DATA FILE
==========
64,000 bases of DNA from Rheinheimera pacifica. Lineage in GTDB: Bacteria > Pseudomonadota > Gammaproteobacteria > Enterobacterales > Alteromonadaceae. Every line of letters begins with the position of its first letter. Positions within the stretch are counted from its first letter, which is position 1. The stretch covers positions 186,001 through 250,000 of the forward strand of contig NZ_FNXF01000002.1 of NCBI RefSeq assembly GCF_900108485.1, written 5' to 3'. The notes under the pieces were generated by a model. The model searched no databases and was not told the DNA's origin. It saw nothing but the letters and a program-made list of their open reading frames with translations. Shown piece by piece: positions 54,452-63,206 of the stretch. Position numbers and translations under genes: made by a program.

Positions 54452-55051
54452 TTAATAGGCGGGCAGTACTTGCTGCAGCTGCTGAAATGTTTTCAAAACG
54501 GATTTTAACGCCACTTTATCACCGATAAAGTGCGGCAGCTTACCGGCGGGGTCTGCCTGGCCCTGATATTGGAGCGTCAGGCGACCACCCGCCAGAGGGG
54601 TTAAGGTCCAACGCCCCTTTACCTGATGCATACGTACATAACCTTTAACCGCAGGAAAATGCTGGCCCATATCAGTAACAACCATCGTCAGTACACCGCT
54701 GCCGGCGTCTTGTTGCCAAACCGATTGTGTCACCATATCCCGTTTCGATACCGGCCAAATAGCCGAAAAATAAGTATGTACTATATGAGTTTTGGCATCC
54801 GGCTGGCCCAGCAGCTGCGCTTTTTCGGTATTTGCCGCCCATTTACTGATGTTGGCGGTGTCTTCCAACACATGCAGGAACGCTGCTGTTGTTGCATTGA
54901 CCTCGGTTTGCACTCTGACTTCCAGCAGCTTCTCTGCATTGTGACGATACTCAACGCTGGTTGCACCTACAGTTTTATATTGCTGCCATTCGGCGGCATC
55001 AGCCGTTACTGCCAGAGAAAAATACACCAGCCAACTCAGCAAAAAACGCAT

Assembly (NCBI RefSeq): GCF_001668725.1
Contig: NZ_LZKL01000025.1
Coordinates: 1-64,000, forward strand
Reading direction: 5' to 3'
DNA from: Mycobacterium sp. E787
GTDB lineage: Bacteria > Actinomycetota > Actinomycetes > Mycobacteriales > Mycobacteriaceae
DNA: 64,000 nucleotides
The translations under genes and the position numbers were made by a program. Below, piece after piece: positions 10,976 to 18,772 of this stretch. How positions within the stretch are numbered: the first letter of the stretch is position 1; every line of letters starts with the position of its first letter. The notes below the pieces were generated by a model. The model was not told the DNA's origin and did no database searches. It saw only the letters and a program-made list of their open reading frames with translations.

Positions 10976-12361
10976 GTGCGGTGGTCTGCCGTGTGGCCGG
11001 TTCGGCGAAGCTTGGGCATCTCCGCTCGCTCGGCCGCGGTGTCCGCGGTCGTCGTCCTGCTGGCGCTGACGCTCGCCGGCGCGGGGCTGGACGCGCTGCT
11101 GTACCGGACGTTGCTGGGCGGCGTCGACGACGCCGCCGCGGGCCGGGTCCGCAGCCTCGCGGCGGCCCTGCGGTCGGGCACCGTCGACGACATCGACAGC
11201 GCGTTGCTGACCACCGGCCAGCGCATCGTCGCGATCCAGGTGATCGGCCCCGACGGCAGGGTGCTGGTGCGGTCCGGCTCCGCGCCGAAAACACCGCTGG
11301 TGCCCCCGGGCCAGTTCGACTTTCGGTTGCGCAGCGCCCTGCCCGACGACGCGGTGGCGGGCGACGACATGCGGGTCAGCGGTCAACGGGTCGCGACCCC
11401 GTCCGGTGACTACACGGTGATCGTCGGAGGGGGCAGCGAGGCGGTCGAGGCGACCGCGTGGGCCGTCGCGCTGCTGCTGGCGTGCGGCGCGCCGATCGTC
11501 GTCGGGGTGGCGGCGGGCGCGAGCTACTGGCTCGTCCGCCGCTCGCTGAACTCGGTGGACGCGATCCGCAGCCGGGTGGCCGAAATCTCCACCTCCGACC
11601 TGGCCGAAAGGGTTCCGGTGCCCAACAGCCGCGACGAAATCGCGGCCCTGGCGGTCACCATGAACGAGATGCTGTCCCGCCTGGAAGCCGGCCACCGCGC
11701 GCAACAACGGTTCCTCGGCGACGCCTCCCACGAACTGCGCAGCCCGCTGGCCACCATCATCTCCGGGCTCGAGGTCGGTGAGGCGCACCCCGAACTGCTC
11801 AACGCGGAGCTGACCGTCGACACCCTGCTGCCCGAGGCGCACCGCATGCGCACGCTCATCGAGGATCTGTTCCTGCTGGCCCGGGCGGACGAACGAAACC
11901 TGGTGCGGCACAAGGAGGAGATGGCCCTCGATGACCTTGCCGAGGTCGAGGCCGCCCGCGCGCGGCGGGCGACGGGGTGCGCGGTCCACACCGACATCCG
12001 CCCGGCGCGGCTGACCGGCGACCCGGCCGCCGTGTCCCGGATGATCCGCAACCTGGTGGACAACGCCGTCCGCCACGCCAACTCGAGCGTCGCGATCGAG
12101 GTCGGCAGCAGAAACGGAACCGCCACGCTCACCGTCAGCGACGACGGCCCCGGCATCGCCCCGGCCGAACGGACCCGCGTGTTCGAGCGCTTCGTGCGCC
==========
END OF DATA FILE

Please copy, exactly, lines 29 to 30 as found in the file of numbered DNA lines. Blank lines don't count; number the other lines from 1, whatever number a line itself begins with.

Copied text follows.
11901 TGGTGCGGCACAAGGAGGAGATGGCCCTCGATGACCTTGCCGAGGTCGAGGCCGCCCGCGCGCGGCGGGCGACGGGGTGCGCGGTCCACACCGACATCCG
12001 CCCGGCGCGGCTGACCGGCGACCCGGCCGCCGTGTCCCGGATGATCCGCAACCTGGTGGACAACGCCGTCCGCCACGCCAACTCGAGCGTCGCGATCGAG